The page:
…Rest by David McCulloch
SAW commissioned artist David McCulloch to produce an artwork responding to PROCESS to be displayed in our new outdoor billboard gallery space. Here David explains what informed his work.
I was inspired that the team valued recognition of time taken to review and process what has gone before as an important procedure for their organisation. By making the process of rest an intentional act and part of the programming format, they were avoiding the inevitability of being subsumed only in the business of preparing for the next event. I was delighted to be make an artwork and to help them think through this period of reflection as they aimed to find a balance in their schedule that included both work and rest as equal components.
I wanted to include the voice of the staff as much as I could in my artistic process and asked each member to respond to questions about rest and what energized them on days off. A common response across all the answers I received included the use of music to relax. When considering music my thoughts drifted towards John Cage and his piece Four minutes, thirty-three seconds (4’33”). This is a musical composition for any instrument or combination of instruments, and the score instructs the performers not to play their instruments during the entire duration of the piece. Arguably this might not be regarded as music in the expected sense but for me, the idea of a supposed silence or non-musical sounds were not separate to the work but part of the whole. In music generally, I was aware of rest notes that ranged in length and how each indicated rest note provided a vital interval of silence in a musical score. Rest notes are an integral part of the whole and a moment of silence allows us to hear or listen to what else is happening. The silence in John Cage’s piece reinforced the other sounds that were happening in the process – sounds of the audience coughing or moving in their seats – sounds that could easily be unconsidered in the noise and hubbub of instrumental activity.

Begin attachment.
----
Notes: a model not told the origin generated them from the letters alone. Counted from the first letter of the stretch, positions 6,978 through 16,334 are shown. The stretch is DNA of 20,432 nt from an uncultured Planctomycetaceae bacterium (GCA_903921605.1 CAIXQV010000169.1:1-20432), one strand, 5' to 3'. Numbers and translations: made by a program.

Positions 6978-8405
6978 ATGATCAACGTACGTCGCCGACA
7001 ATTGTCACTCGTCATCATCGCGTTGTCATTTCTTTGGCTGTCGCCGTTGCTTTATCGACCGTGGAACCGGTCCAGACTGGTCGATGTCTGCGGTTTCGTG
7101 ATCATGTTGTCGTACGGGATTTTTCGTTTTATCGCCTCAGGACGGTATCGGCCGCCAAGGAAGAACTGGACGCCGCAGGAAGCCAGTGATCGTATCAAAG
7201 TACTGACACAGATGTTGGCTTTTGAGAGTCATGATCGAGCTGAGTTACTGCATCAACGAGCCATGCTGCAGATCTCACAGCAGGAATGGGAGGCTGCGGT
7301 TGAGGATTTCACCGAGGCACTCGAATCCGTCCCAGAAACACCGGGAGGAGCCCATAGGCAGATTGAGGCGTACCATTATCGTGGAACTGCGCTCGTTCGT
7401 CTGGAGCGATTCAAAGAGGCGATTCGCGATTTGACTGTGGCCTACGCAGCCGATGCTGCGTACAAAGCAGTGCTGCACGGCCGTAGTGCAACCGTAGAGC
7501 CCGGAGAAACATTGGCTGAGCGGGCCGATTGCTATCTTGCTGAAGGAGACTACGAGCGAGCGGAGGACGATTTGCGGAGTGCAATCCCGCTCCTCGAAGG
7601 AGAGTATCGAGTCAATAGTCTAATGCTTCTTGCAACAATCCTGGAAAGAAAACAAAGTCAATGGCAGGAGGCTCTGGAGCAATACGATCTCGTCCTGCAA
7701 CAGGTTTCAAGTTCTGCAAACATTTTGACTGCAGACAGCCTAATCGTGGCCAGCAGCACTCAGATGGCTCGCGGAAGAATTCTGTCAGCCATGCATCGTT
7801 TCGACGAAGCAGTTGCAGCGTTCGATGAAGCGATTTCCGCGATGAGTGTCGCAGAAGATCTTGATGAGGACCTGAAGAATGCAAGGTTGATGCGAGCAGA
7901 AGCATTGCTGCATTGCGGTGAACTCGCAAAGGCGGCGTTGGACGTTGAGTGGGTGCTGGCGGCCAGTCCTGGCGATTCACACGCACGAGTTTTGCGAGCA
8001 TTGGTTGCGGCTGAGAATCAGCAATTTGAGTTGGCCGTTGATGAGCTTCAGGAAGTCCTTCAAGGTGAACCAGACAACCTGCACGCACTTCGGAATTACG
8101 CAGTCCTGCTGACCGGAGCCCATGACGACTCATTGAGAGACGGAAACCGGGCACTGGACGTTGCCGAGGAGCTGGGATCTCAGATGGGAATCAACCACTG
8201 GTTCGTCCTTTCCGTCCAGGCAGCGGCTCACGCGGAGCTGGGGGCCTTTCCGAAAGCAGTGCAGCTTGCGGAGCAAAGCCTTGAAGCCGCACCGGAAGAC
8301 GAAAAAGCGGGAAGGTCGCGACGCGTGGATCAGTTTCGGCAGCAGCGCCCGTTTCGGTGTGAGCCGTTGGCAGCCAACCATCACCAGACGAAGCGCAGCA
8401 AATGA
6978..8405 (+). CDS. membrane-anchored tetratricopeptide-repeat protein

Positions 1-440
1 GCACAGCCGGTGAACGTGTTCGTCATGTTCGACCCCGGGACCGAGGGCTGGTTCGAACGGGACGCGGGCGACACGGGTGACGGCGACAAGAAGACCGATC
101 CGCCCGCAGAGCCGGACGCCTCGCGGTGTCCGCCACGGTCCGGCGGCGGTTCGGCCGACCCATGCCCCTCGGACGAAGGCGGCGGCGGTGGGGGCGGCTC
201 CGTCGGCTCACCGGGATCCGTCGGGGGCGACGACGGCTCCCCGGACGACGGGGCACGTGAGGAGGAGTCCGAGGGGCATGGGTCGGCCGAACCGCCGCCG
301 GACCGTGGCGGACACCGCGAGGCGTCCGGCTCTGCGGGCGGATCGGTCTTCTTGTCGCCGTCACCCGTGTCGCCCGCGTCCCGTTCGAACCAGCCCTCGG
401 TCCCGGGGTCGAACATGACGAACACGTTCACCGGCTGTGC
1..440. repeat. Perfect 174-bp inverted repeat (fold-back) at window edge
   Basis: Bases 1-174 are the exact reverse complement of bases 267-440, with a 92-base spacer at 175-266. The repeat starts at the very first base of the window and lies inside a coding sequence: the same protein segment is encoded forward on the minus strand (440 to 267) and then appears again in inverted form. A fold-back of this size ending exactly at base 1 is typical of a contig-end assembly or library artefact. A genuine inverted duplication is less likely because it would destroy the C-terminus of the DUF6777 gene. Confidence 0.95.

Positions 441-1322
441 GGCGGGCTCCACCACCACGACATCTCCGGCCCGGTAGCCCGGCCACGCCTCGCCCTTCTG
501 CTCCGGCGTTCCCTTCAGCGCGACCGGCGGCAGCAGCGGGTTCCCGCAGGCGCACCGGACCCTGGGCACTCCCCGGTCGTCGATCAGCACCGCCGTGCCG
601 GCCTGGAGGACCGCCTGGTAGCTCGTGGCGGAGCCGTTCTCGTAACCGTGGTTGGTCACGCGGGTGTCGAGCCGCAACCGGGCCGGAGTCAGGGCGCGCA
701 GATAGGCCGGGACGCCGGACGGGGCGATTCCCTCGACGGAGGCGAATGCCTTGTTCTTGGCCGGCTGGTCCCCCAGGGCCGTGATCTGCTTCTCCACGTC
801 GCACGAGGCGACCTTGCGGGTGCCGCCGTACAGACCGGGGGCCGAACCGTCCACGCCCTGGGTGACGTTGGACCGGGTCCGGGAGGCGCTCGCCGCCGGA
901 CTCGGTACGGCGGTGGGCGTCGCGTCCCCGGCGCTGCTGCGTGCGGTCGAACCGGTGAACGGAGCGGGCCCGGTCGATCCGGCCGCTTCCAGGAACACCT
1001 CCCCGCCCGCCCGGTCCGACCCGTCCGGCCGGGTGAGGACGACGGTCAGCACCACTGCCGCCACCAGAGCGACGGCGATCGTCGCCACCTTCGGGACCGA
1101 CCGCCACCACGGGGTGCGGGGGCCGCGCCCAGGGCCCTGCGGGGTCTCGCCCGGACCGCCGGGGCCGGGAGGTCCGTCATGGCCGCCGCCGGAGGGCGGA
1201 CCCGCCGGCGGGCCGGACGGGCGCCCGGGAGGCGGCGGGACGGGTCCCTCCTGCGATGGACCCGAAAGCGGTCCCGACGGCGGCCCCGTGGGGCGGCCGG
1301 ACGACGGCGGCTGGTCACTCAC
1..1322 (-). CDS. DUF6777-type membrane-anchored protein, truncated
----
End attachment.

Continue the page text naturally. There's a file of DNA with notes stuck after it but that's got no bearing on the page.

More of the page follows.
For the visuals, I asked each staff member to draw me a range of rest notes in their own handwriting. From those, I selected one note from each of them to use in the final series of seven ranging from ‘1/64 rest’ to ‘whole rest’. In the final artwork I deliberately offset the colour alignment so that each rest note was inaccurately registered and looked out of sync or ‘out of tune’. Visually, I intended for the personal handwritten form of rest notes to serve as signifiers and reminders to the staff that I affirm their value of including rest and reflection as part of their on-going programming. I want to support a precision of intention in their programming that will ensure those intervals of silence are aligned to make the process of rest a complete whole.
David McCulloch is an artist based in Dundee and mentors artists as part of his role as Director of Morphē Arts